188.8.131.52 Wind Zone 1—130 mph ≤ ultimate design wind speed, Vult < 140 mph.
184.108.40.206 Wind Zone 2—140 mph ≤ ultimate design wind speed, Vult < 150 mph at greater than 1 mile (1.6 km) from the coastline. The coastline shall be measured from the mean high-water mark.
220.127.116.11 Wind Zone 3—150 mph (58 m/s) ≤ ultimate design wind speed, Vult ≤ 170 mph (76 m/s), or 140 mph (54 m/s) ≤ ultimate design wind speed, Vult ≤ 170 mph (76 m/s) and within 1 mile (1.6 km) of the coastline. The coastline shall be measured from the mean high-water mark.
18.104.22.168 Wind Zone 4—ultimate design wind speed, Vult > 170 mph (76 m/s).
Where referenced documents are based on nominal design wind speeds and do not provide the means for conversion between ultimate design wind speeds and nominal design wind speeds, the ultimate design wind speeds, Vult, of Figure R301.2(5)A shall be converted to nominal design wind speeds, Vasd, using Table R301.2.1.3.
WIND SPEED CONVERSIONSa
For SI: 1 mile per hour = 0.447 m/s.
- Linear interpolation is permitted.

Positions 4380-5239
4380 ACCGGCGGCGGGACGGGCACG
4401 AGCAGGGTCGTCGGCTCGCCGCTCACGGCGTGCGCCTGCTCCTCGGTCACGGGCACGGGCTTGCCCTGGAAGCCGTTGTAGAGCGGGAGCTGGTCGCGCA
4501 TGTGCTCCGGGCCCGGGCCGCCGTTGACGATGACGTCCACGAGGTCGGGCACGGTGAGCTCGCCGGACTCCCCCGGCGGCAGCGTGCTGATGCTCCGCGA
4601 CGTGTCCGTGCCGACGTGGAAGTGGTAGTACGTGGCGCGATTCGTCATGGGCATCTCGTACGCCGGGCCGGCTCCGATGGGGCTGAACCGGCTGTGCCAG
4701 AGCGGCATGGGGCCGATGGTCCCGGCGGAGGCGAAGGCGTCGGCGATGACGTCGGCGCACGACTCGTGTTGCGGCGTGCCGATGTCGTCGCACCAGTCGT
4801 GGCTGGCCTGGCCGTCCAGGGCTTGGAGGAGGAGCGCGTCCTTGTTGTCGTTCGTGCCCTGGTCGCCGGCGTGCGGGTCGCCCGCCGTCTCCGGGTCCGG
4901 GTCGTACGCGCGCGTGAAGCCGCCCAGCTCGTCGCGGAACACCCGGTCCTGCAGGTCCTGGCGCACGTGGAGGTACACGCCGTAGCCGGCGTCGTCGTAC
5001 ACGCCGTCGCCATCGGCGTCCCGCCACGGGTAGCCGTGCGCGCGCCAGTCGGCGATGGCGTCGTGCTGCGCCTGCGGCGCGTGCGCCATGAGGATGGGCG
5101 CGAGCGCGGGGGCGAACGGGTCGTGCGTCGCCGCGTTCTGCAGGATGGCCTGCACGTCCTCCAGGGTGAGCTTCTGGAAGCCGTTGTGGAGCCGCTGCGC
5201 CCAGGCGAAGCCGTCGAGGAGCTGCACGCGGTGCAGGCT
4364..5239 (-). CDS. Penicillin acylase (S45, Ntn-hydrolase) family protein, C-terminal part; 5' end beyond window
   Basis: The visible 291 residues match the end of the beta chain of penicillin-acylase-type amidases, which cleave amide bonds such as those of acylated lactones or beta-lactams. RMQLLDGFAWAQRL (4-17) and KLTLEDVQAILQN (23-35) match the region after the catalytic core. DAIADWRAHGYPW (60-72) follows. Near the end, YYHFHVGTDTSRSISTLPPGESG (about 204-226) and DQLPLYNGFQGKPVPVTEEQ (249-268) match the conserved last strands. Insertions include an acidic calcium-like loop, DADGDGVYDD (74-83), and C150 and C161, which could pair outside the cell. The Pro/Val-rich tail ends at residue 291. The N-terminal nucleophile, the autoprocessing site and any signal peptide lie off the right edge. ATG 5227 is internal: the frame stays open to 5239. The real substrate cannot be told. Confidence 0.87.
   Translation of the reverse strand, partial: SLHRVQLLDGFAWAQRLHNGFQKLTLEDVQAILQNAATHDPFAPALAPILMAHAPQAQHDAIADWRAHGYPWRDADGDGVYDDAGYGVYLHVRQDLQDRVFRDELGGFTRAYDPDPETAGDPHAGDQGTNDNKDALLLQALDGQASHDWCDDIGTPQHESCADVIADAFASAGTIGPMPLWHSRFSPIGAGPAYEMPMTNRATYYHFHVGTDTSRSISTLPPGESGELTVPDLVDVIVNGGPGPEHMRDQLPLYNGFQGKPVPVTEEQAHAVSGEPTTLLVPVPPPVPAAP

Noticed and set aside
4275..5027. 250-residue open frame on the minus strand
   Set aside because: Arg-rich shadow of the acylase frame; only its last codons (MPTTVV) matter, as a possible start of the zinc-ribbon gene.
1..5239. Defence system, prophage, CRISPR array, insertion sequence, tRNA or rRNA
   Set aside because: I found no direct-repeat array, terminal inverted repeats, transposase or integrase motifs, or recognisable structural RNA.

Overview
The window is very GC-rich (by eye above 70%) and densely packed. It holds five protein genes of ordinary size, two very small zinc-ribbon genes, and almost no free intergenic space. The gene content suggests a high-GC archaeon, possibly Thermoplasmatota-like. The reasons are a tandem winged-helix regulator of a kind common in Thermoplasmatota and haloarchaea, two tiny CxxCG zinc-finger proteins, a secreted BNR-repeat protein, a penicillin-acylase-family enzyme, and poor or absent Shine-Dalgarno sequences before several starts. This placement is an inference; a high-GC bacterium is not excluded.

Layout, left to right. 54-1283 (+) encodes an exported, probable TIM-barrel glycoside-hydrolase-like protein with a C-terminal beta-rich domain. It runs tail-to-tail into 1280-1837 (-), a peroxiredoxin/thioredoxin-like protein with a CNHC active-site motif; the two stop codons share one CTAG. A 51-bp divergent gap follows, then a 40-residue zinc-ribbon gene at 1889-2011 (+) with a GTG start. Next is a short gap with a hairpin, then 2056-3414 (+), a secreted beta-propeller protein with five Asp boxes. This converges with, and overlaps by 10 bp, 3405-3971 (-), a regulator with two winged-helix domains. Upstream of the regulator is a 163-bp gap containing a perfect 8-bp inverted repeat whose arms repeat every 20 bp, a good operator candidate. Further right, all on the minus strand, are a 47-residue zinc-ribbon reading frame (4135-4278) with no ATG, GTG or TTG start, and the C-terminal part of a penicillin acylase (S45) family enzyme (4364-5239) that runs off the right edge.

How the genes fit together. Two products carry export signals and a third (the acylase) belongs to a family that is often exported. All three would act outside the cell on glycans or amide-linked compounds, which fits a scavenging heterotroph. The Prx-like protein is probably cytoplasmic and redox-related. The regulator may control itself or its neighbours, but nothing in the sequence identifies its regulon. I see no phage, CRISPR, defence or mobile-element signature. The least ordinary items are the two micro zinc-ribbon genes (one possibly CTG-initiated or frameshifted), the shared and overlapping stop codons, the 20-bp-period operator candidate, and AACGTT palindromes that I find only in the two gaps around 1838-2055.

For each wind direction considered, an exposure category that adequately reflects the characteristics of ground surface irregularities shall be determined for the site at which the building or structure is to be constructed. For a site located in the transition zone between categories, the category resulting in the largest wind forces shall apply. Account shall be taken of variations in ground surface roughness that arise from natural topography and vegetation as well as from constructed features. For a site where multiple detached one- and two-family dwellings, townhouses or other structures are to be constructed as part of a subdivision or master-planned community, or are otherwise designated as a developed area by the authority having jurisdiction, the exposure category for an individual structure shall be based on the site conditions that will exist at the time when all adjacent structures on the site have been constructed, provided that their construction is expected to begin within 1 year of the start of construction for the structure for which the exposure category is determined. For any given wind direction, the exposure in which a specific building or other structure is sited shall be assessed as being one of the following categories: